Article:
The United States will install at least 2,500 MW of solar power this year, the same amount that was added in the entire first decade of the 21st century.
Part of the reason for this startling expansion of solar energy is the rapid expansion of relatively low-cost solar panels made abroad. China supplied nearly half the world’s solar panels last year, up from one-fifth in 2008, according to the Solar Energy Industries Association (SEIA).
The price gap between solar and conventional power sources is narrowing. In the late 1970s, solar panels cost about $15 per watt, or roughly $50 in current dollars, according to the SEIA. Today, the cost is about 84 cents per watt, still higher than conventional sources but gaining ground on them.
The solar array at our HQ has now produced 14 MWh since beginning operations in late January 2010. And solar produces power at on-peak times when it is most valuable. This is considerably better than wind generators, which produce more power in less valuable off-peak times.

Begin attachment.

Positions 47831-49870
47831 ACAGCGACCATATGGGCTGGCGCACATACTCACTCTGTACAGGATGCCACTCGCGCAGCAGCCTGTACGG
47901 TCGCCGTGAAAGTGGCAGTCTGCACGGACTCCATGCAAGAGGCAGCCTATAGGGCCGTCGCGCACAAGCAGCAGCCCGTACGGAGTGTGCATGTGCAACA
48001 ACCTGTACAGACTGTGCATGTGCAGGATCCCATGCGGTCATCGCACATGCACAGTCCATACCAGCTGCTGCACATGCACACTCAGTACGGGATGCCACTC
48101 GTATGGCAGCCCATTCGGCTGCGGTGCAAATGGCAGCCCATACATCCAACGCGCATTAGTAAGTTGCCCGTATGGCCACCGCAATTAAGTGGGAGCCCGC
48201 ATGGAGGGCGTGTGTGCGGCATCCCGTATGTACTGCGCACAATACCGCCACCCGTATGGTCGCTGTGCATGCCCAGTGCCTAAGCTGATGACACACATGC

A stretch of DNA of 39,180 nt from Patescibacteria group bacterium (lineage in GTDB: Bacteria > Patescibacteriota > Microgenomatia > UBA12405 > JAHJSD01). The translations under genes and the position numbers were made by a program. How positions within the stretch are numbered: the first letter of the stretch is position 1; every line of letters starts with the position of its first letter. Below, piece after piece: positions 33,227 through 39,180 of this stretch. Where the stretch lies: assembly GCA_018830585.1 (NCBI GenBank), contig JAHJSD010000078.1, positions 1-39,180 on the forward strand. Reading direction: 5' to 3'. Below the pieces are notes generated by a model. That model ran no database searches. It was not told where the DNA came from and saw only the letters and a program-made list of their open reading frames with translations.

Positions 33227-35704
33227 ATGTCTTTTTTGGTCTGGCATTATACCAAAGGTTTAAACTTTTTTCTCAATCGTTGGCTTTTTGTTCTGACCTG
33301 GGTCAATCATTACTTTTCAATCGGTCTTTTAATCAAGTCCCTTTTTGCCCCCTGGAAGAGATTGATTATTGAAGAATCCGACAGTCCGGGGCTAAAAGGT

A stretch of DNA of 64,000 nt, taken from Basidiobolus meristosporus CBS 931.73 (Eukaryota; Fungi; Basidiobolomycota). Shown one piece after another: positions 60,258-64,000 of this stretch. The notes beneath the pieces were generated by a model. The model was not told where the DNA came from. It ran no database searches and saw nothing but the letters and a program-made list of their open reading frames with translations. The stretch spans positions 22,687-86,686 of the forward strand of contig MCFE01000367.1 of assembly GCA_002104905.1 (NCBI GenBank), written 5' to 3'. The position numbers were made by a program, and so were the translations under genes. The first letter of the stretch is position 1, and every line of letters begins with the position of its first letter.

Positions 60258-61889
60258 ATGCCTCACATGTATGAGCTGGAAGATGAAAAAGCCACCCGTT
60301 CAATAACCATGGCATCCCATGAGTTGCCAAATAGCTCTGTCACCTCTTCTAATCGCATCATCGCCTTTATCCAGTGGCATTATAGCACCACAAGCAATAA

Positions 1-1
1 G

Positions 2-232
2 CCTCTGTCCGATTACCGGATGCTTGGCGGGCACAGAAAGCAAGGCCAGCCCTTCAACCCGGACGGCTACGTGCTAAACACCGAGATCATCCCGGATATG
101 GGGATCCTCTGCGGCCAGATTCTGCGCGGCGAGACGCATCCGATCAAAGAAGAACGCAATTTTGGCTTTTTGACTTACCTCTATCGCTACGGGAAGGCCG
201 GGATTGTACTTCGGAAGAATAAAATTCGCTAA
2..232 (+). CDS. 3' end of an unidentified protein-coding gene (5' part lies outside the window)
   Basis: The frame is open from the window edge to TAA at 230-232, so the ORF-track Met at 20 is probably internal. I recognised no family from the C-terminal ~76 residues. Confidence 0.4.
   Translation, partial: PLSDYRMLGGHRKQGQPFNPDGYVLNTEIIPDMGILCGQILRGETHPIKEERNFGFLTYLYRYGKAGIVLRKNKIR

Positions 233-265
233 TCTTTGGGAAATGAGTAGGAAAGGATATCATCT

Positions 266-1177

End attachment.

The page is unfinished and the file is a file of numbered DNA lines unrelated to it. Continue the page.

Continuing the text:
We are proud of our investments in wind and solar. We did not need a government mandate to make these investments. We believe these clean energy sources, combined with energy efficiency, will play a growing role in ensuring reliable and affordable power to consumers in the future.